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READERS’ LETTERS: Sturgeon fiddling while rest of world burns

Nicola Sturgeon.
Nicola Sturgeon.

Madam, – Nicola Sturgeon has admitted that new legislation she intends to introduce next year will be targeted at drivers to force them out of their cars to tackle the “climate emergency” by reducing transport emissions.

As always she adds, “Scotland has to continue to lead by example,” ignoring Scotland’s miniscule 0.13 percent of global emissions.

There are 1.2 billion petrol and diesel vehicles in the world, with 38.4 million in the UK.

That equates to 0.0032 percent of the global total and for Scotland you could add another zero to give 0.00032 percent.

For Ms Sturgeon’s “green dream” our taxes rise and rise.

Meanwhile she and her ministerial team make unnecessary foreign trips and unnecessary helicopter and limousine journeys.

What is wrong with public transport?

The climate emergency is being ignored by the rest of the world which continues to burn fossil fuels, build coal-fired power plants and drive 1.2 billion vehicles.

Clark Cross.

138 Springfield Road,



Importance of flying the flag

Madam, – On August 28, The Courier published a comprehensive supplement on the Second World War.

It contained an excellent feature covering the debt we owe to the efforts and sacrifices made by UK and Allied merchant seafarers down the years.

The day for remembering this debt is marked annually on September 3.

However, last year Montrose, as the major port in Angus, was initially overlooked as a place of remembrance for some reason by the civic administration.

Steps were subsequently taken to rectify this oversight.

Nevertheless, for some reason the Red Ensign did not appear above the Ball House as was agreed at a meeting of Angus Council in 2018.

This year it was around noon that it was belatedly hoisted to its position at the top of the flagpole.

Fortunately, Montrose Port Authority was much more organised and its Red Ensign was proudly raised much earlier in the day.

I gather several reasons were given verbally for the delay at the Ball House but next year may the citizens of Montrose, and especially former members of the Merchant Navy, have the flag flown for the full day?

Fortunately for all of us, serving members of Britain’s fourth service were not found wanting in the nation’s hour of need when they provided Britain’s lifeline throughout major conflicts and other military campaigns.

John Aitken.

7 Graham Crescent,



Time to act to save lives

Madam, – The approach roads to Dunfermline have traffic lights on all major roundabouts.

So why do we put up with a free-for-all on the major main roads and roundabouts on the outskirts of Kirkcaldy?

Then there is the speed of the traffic. Am I the only driver who recognises we have a speed limit and speed restrictions on certain streets?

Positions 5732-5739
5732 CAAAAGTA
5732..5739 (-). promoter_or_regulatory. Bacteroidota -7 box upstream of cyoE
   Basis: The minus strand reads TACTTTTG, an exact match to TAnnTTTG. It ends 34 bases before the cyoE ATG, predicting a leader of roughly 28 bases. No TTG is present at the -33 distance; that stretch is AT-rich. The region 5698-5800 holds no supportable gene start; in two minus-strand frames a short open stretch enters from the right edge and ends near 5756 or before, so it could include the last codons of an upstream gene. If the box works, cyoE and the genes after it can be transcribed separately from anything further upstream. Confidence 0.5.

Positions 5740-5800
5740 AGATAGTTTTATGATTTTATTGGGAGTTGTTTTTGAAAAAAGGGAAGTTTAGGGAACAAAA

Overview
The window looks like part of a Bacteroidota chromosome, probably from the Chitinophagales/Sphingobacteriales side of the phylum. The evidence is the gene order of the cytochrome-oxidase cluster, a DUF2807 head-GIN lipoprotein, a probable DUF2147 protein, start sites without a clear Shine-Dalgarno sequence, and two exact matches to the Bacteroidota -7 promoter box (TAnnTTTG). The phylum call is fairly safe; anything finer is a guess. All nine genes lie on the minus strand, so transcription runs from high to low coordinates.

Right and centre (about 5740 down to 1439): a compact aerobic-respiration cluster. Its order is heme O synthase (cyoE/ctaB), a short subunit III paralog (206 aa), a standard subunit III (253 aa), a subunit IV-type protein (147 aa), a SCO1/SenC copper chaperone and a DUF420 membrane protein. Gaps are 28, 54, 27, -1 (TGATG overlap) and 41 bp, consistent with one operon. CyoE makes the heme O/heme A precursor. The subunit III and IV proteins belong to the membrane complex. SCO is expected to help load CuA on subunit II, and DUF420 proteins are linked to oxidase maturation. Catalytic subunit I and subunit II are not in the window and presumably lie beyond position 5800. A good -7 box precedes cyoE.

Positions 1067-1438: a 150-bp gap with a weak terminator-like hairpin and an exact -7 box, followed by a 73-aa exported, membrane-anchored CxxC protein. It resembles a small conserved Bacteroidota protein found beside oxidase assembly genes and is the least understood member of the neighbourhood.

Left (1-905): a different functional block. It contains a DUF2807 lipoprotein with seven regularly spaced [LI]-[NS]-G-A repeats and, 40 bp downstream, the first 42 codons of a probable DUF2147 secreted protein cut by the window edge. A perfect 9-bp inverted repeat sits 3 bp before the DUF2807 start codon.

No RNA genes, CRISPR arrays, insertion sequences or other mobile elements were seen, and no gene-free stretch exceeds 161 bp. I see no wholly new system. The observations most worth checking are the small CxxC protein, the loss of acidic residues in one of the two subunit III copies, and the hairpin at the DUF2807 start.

As my father used to say when I was learner: “Better to be a few minutes late in this world than 50 years early in the next.”

It is time we had speed cameras on all the dual carriageways in the Kirkcaldy /Glenrothes area to save lives.

Are the council and the Kirkcaldy and Glenrothes councillors waiting until we have a serious road crash before they act?

Just what do they do?

Do they see no work needing done like cleaning the streets and looking after the carparks overgrown with weeds?

Maybe what is needed is a return to unpaid councillors and to our own town council.

Will they allow us a vote on this from our wee undemocratic parliament?

John G Phimister.

63 St Clair St,



Recognition for a man of calibre

Madam, – Among the Brexit furore it was pleasing to note the late Hamish Henderson’s recognition in the Scottish Parliament as one of the “most brilliant Scots of his age”.

A poet, academic, linguist, songwriter and ethnologist, his work was central to the Folk revival of the 1950s in Scotland.

He also had a distinguished war service in North Africa and Italy and helped Jewish people escape Nazi Germany.

Hamish was also heavily involved in the peace movement, anti-Apartheid campaign and the campaign for Scottish Home Rule.

His two great compositions Freedom Come All Ye, which was sung to mark the opening of the Scottish Parliament and Farewell to Sicily stand well the test of time.

A great internationalist, in this period of Brexit angst we could well do with a world with a few more individuals of the calibre of Hamish Henderson.

Alex Orr.

Flat 3,

2 Marchmont Road,



Standing for election

Madam, – That the Archbishop of Canterbury has agreed to chair a “citizens forum” on Brexit has created debate about the extent to which Christian leaders should involve themselves in politics.

Steve Carell, the Bishop of Chelmsford, made the strangely cyclical argument that his unelected seat in the House of Lords licensed the further privilege of a wider public platform not extended to anyone else, nor indeed any other religious group.

Faith leaders are of course entitled to political opinions but if they want a bigger microphone they should stand for election, and we would fight for their right to do so,

Neil Barber.

Edinburgh Secular Society.


Concerns of parents ignored

Madam, – Safety in single-sex spaces is important, but it’s not the most concerning aspect of the trans agenda that is sweeping Scotland.

The more pressing issue is the promotion of transgenderism as a healthy, normal, natural and good choice for children.

The Gender Recognition Act will give further official sanction to this harmful ideology of gender fluidity.

The SNP, unopposed in Holyrood, are ignoring parents concerns as they hand the reigns of education to radical activists.

Richard Lucas.

Leader of The Scottish Family Party,

272 Bath Sreet.